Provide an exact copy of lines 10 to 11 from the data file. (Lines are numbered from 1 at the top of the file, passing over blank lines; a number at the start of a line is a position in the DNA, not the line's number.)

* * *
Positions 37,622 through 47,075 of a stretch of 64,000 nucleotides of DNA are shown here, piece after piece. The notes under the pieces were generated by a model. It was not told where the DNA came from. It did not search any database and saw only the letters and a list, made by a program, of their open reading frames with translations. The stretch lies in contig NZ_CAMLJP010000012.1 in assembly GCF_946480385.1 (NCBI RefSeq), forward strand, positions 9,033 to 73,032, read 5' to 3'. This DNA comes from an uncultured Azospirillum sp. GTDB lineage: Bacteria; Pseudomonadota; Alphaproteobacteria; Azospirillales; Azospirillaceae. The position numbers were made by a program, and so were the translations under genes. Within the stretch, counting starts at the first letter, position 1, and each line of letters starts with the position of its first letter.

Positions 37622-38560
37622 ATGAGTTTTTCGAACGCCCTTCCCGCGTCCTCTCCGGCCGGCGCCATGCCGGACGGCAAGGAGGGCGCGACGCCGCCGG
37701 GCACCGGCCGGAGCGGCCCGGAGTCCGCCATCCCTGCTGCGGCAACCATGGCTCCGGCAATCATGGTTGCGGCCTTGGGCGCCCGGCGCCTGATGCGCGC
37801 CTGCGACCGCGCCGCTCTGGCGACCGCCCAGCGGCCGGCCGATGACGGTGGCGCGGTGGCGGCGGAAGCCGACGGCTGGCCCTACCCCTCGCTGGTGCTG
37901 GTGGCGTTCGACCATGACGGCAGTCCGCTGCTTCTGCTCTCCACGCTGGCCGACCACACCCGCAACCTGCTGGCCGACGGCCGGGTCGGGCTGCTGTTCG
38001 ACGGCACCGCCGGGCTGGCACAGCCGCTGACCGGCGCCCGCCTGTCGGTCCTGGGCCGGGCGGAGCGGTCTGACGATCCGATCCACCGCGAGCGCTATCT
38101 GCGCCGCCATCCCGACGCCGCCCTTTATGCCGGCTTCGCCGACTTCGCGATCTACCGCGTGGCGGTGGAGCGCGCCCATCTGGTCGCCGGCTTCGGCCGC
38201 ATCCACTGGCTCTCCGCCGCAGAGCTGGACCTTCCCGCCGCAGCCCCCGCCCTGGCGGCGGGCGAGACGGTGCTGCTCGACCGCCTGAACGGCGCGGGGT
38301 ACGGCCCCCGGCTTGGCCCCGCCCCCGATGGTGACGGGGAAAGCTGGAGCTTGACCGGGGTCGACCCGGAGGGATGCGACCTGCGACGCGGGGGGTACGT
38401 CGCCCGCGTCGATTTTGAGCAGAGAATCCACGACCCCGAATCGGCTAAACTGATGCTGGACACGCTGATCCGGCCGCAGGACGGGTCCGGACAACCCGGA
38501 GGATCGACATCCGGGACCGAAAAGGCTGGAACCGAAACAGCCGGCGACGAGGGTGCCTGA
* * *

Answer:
38301 ACGGCCCCCGGCTTGGCCCCGCCCCCGATGGTGACGGGGAAAGCTGGAGCTTGACCGGGGTCGACCCGGAGGGATGCGACCTGCGACGCGGGGGGTACGT
38401 CGCCCGCGTCGATTTTGAGCAGAGAATCCACGACCCCGAATCGGCTAAACTGATGCTGGACACGCTGATCCGGCCGCAGGACGGGTCCGGACAACCCGGA